The Slidgo X8 also has rubber, rather than inflatable tires, which makes them more durable, but also results in a rougher ride over potholes. As with the Levy, we enjoyed riding the Slidgo X8 around town; it made it a lot easier to get places that were previously just a bit too far to walk.
Read our full Slidgo X8 review.
If you are set on splurging for an electric scooter, the Nanrobot D4+ is one of the better deals in the $1,200 and up price range. But this shouldn't be your first pick if you're a novice scooter rider.
Since this scooter can reach speeds of up to 40 mph, the D4+ features both front and rear suspension, along with two shock absorbers on the rear and four on the front. This all helps contribute to a smoother ride than most models and will be comfortable to ride even on pothole-ridden roads.
What's more: the D4+ features two 1000-watt electric hub motors — one in each wheel — which provide enough torque and power to reach its top speed. And since this is likely to be your primary ride around town, the Nanrobot D4+ is equipped with a bright headlight for seeing ahead even on poorly lit streets.
The D4+ has an LCD readout at the handle, so you know how fast you're going, how much time you have left before you need a charge, and which gear is propelling you forward. The D4+ can take you far, too, with up to 45 miles of travel with the included 52-volt battery pack. That's more than twice most other scooters.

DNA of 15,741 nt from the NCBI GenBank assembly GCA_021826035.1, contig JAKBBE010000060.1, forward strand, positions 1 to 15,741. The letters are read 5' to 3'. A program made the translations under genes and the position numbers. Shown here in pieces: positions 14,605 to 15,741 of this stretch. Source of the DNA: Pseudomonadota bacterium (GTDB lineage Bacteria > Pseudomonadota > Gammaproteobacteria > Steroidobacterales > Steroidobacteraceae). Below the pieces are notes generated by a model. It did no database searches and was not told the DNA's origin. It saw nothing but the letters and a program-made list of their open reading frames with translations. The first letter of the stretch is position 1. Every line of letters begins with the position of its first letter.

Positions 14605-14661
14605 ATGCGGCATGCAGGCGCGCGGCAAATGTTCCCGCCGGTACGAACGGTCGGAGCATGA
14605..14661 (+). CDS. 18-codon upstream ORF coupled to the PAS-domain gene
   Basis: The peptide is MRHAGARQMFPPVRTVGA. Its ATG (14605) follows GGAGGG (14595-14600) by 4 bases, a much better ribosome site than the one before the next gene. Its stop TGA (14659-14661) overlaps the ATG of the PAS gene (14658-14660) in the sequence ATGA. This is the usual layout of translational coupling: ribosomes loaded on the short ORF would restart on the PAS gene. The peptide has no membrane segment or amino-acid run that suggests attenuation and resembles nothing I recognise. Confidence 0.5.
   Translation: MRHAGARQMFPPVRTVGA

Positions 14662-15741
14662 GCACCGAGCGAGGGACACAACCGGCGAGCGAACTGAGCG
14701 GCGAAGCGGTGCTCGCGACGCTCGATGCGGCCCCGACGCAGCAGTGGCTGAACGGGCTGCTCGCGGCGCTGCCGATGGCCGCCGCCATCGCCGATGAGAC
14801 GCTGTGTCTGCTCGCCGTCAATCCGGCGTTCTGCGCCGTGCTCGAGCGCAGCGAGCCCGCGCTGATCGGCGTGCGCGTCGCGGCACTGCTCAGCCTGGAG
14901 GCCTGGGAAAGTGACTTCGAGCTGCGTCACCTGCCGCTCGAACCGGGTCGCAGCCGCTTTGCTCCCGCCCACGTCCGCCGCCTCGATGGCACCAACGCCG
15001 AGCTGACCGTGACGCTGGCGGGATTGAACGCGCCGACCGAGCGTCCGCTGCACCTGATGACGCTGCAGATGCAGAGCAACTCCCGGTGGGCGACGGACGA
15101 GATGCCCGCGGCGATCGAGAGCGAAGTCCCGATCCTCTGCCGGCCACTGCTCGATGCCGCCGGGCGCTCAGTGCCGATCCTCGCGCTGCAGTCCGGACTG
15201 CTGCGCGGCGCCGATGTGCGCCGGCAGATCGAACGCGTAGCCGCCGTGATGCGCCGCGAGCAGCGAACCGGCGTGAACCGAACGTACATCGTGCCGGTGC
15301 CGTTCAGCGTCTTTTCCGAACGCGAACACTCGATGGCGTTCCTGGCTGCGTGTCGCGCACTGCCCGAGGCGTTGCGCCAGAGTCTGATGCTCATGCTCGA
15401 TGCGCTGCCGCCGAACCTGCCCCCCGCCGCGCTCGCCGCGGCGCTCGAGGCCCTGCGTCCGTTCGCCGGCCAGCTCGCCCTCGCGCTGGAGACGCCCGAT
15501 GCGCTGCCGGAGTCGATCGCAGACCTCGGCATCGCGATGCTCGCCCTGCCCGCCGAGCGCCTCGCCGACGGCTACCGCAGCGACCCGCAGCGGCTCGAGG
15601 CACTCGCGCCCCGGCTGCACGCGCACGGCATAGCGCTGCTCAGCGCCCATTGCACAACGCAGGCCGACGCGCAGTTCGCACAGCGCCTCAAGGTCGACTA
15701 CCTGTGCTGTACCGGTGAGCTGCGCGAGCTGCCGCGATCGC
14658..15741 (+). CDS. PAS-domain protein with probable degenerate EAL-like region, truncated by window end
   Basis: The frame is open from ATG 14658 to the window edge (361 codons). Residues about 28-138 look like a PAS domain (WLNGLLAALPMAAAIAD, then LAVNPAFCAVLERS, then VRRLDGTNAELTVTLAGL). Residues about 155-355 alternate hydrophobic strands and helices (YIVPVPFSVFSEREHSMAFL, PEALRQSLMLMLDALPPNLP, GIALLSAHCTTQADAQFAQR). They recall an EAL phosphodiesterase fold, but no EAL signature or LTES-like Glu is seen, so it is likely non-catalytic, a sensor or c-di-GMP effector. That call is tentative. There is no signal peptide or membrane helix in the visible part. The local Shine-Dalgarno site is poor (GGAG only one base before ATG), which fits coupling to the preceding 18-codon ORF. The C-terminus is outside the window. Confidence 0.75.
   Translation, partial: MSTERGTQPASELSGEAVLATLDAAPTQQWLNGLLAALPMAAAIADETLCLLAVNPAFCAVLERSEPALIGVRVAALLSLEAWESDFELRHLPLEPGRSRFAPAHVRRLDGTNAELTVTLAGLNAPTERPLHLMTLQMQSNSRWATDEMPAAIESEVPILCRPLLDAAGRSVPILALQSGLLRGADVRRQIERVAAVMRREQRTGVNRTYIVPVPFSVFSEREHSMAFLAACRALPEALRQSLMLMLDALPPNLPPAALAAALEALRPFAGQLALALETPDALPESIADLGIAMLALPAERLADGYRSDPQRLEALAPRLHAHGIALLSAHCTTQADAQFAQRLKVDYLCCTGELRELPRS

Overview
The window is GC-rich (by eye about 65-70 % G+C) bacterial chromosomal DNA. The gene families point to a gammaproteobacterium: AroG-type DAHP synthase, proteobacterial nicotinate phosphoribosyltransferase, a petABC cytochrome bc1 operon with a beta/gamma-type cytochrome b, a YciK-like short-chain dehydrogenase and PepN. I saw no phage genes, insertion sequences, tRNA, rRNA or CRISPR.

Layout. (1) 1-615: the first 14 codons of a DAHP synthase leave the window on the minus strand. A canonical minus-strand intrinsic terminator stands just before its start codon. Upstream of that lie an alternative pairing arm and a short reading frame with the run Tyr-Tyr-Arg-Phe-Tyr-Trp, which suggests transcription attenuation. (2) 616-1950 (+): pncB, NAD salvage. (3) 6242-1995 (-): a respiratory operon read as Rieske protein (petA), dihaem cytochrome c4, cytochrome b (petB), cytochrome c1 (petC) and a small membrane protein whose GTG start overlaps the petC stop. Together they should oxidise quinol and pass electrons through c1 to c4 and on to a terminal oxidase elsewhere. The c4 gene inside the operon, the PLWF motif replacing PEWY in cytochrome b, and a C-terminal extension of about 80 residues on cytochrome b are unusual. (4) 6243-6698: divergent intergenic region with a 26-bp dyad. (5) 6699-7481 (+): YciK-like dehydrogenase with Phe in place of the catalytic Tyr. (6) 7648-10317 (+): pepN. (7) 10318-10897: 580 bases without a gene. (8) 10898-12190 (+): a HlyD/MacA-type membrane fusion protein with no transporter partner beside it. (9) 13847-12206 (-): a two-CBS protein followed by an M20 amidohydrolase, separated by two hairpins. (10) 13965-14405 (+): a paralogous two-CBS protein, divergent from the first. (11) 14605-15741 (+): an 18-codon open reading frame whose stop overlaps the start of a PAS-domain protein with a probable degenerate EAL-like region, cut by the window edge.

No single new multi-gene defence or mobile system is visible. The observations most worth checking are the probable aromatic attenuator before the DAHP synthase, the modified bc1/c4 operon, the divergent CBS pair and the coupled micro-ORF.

For stylish kids who prefer to sit while trekking across town, Razor's Pocket Mod miniature electric scooter is a real treat. The high-performance Pocket Mod features twist-grip throttle for a motorcycle-like feel and 12-inch pneumatic tires with a rear-suspension system, so it's as comfortable to ride as it is cute to look at. It comes in a variety of colors, and there's a cubby underneath the seat for storing books and other things.
The Pocket Mod can manage a cool 15 mph for a sustained 40 minutes of riding time. Some Amazon customers complained of flat tires and the scooter's snail's-pace crawl up hills, but for the most part, this is a popular product for kids who want a bit of independence when riding around the block.
How to choose the best electric scooter for you
For the most part, you can tell which class of scooter you're looking at based on the price.
- $100 to $300: These scooters tend to be of the budget variety and come with smaller motors, low-capacity batteries and simple braking mechanisms, though they don't require maintenance and are great for getting the feel of the electric scooter.